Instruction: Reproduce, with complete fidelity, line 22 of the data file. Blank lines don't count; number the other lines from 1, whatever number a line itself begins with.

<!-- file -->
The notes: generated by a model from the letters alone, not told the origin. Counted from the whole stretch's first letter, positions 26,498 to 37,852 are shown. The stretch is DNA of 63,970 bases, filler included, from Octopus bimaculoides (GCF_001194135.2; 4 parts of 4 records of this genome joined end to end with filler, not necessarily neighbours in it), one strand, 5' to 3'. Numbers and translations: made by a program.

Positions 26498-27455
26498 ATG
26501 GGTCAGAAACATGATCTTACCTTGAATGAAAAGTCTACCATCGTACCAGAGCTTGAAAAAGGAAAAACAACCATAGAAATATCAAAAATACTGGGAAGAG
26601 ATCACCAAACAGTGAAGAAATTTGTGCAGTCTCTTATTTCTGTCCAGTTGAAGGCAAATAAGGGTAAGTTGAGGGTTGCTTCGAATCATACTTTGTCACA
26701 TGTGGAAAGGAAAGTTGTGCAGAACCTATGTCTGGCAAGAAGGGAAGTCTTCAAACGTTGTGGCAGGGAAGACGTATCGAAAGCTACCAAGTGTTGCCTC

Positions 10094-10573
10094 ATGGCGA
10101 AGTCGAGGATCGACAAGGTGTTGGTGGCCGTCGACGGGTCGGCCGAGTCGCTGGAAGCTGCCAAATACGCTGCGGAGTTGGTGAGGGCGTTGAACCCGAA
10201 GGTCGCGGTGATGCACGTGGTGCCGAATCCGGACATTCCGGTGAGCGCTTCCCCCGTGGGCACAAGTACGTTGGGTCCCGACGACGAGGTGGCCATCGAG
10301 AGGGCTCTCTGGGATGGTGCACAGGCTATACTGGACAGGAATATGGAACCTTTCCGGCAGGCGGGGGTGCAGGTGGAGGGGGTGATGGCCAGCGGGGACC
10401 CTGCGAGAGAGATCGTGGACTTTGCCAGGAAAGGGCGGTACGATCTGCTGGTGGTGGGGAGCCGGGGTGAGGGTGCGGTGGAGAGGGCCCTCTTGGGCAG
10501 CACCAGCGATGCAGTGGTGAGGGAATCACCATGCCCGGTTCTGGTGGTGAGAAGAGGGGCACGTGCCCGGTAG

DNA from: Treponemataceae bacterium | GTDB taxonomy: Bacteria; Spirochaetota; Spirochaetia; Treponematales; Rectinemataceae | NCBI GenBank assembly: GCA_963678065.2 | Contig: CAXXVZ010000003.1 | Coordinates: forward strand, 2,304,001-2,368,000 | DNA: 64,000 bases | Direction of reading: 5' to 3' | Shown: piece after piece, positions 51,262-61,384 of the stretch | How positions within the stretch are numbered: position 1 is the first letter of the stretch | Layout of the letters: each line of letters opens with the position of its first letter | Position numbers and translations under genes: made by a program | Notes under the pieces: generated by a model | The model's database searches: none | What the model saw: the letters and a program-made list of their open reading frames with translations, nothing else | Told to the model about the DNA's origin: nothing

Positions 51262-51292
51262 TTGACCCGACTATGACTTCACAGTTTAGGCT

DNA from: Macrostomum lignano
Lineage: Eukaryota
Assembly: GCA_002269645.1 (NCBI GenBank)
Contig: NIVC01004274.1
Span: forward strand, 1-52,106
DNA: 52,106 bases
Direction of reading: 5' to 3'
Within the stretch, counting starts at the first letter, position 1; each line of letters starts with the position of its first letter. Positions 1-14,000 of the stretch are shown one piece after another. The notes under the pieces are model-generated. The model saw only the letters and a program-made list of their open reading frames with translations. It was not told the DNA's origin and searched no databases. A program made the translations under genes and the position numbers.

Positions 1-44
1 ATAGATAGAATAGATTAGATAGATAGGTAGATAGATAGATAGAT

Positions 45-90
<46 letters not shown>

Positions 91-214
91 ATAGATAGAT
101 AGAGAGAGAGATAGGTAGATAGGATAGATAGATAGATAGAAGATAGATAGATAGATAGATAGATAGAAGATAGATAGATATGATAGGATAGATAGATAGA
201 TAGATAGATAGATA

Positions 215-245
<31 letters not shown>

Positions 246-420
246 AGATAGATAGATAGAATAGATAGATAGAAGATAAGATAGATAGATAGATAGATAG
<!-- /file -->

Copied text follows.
DNA: 52,106 bases